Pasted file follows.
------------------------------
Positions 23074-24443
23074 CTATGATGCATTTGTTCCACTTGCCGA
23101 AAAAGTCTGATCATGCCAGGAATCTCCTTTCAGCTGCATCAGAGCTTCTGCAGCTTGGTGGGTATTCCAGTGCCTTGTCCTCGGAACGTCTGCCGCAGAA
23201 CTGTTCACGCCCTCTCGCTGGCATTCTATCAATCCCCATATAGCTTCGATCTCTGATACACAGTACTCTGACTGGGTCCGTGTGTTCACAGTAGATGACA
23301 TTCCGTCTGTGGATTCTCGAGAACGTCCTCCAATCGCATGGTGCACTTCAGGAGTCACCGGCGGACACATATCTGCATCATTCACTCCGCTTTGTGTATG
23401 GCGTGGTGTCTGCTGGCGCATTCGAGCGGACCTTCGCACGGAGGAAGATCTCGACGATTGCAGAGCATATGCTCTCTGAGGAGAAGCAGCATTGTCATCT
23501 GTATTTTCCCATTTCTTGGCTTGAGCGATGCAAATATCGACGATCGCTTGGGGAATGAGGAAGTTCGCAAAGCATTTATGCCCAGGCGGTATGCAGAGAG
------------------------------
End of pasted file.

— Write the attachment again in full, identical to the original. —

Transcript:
Positions 23074-24443
23074 CTATGATGCATTTGTTCCACTTGCCGA
23101 AAAAGTCTGATCATGCCAGGAATCTCCTTTCAGCTGCATCAGAGCTTCTGCAGCTTGGTGGGTATTCCAGTGCCTTGTCCTCGGAACGTCTGCCGCAGAA
23201 CTGTTCACGCCCTCTCGCTGGCATTCTATCAATCCCCATATAGCTTCGATCTCTGATACACAGTACTCTGACTGGGTCCGTGTGTTCACAGTAGATGACA
23301 TTCCGTCTGTGGATTCTCGAGAACGTCCTCCAATCGCATGGTGCACTTCAGGAGTCACCGGCGGACACATATCTGCATCATTCACTCCGCTTTGTGTATG
23401 GCGTGGTGTCTGCTGGCGCATTCGAGCGGACCTTCGCACGGAGGAAGATCTCGACGATTGCAGAGCATATGCTCTCTGAGGAGAAGCAGCATTGTCATCT
23501 GTATTTTCCCATTTCTTGGCTTGAGCGATGCAAATATCGACGATCGCTTGGGGAATGAGGAAGTTCGCAAAGCATTTATGCCCAGGCGGTATGCAGAGAG